Why Can’t We See What We Must See

Blog81_WhyCantSeeA few months ago, a large high-tech company ran into some costly issues with its 401(k) plan. In an effort to solve the problem, the head of human resources, at the direction of the company’s CFO, invited three provider-firms, and the incumbent, to complete an RFP (Request for Proposal).

These firms were asked to make a 90-minute presentation to the retirement committee at company headquarters.  The assemblage included several buying influences from finance, human resources, operations and legal. To give providers ample time to prepare, the “pitch” meeting was scheduled 30 days out.

This meeting was a golden opportunity for the firms, so each put its best people on the project to prepare its best pitch. Three of the four, including the incumbent, made the age-old mistake most sales people make. They focused on product and service features and the details required of the RFP, spending time deciding who would speak to each section.  They beefed up their PowerPoint presentations, and brainstormed on how to build rapport with the committee members at the outset of the meeting. It was the classic dog and pony show.

The fourth firm went back to its planning session to review why people really buy, and to determine why this prospect would buy.  At the heart of this thinking is this message: People buy for their own reasons, not ours. This is not such an obvious message as you may think.  It is a critical message because until you know your prospect’s reason for wanting― or not wanting— to buy, you’re selling with blinders on.

No matter how many reasons we may have for believing our products or services are great, those reasons mean nothing unless you can uncover and apply each member’s solid reason for wanting to do business with you.

Solid, closed business begins and ends with understanding the prospect’s needs, problems, and range of reasons for buying.

In the example above, the fourth firm spent the time to understand the key issues and each buyer’s vision for a solution. It invested time and effort during the 30-day preparation window to understand why the company issued the RFP, why it was unhappy with the incumbent, and what it saw as a possible solution for the issues faced.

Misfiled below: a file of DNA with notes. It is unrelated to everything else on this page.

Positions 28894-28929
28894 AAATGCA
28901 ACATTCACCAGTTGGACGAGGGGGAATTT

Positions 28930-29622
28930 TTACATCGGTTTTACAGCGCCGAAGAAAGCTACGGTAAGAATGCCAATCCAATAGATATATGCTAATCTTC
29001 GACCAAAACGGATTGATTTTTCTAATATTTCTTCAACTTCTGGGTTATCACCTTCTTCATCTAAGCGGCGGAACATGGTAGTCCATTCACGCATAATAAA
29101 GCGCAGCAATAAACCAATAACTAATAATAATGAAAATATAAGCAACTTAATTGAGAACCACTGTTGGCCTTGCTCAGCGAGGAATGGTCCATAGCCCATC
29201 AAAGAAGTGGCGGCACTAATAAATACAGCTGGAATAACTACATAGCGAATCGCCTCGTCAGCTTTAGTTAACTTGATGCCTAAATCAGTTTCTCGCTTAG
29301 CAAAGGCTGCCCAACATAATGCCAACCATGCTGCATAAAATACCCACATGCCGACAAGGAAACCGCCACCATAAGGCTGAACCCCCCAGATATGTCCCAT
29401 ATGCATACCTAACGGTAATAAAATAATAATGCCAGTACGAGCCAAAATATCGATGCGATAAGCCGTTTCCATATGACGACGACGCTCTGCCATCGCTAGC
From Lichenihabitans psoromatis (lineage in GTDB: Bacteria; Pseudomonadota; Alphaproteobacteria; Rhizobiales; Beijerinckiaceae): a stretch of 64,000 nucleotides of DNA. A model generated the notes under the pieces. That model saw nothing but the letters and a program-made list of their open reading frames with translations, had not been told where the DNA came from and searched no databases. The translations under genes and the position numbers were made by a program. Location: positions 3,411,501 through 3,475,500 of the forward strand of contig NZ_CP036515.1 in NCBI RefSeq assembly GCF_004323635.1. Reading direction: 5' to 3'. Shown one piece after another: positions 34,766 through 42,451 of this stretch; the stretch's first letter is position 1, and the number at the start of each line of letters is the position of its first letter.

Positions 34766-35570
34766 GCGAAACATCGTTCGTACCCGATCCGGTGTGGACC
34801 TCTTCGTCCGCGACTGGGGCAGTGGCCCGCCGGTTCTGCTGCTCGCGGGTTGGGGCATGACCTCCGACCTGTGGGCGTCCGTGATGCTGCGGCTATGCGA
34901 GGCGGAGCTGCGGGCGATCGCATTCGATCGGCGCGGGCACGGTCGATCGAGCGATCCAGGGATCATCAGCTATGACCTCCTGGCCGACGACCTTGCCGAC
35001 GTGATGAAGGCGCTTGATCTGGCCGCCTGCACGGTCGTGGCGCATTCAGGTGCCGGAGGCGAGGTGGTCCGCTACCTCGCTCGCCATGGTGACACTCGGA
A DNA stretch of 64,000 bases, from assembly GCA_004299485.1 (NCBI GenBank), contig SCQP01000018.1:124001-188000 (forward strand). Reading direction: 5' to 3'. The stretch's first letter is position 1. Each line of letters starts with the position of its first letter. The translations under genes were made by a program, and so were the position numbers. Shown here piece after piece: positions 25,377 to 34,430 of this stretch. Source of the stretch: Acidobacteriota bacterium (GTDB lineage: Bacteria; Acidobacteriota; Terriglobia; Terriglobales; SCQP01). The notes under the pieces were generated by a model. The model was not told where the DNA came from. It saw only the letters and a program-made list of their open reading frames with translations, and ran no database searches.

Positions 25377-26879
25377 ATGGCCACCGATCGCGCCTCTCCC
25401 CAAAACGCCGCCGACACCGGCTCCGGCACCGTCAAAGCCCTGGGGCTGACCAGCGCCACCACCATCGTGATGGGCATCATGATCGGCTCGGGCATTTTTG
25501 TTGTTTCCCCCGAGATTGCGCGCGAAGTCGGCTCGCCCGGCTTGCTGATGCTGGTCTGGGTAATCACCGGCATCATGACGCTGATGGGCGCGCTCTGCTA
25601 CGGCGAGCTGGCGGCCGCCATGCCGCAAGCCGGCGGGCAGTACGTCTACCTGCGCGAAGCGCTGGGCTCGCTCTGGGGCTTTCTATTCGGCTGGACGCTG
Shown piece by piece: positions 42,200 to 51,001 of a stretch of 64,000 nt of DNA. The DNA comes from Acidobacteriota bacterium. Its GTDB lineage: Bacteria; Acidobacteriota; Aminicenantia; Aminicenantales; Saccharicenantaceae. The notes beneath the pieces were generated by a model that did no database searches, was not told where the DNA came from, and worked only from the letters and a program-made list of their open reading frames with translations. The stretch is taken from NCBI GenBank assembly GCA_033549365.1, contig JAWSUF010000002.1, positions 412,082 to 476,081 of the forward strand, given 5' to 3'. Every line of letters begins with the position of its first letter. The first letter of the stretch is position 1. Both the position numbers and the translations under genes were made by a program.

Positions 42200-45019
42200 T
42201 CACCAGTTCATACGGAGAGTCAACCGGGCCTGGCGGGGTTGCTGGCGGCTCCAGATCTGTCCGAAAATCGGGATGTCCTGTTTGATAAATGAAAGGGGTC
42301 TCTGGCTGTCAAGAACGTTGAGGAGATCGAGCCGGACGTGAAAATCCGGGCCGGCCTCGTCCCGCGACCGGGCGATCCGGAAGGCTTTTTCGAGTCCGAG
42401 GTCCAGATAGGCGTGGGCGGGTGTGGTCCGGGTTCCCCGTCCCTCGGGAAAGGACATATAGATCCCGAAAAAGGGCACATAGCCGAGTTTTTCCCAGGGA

It this case, the issue was poor participation in the plan by lower-level employees, which caused pressure on the company’s discrimination testing. The incumbent had recommended a company match, which was costly. Knowing there had to be other solutions, the company opened up the RFP.

The other three firms focused on what they thought the solutions were, suggesting a better investment fund line-up, lowering fees, and beefing up communications. What’s more, the fourth firm asked to meet with committee members to hear their vision for a solution, and asked if they could do a survey to the company’s participants to learn the reasons for low participation. Results revealed a lack of education and a need for a stronger communication and education strategy around enrollment, not the elements of the 401(k) plan.

Best of all, the fourth firm won the RFP. Because firm four knew to start with why, the real winners were the company and its employee-participants.

Take your blinders off.  And see your way to success.

See you on the upside, Bill
Welcome your thoughts at [email protected]

News Alert

MERGE 2.0, read my latest book, now released by the publisher and available on Amazon to purchase.  Learn everything you need to know to book revenue in the new realities of B2B professional selling.

And, if you’re not a reader and prefer interactive learning, take our MERGE 2.0 online learning course.  Go here for more info.

Thoughts and Comments

Copyright PleinAire Strategies, All Rights Reserved

Please accept our free offer for the entire 14-module MERGE 2.0 Sales Training Course (Retail value $495) for the next 60 days.

Use promo code free2020

Register for Free Now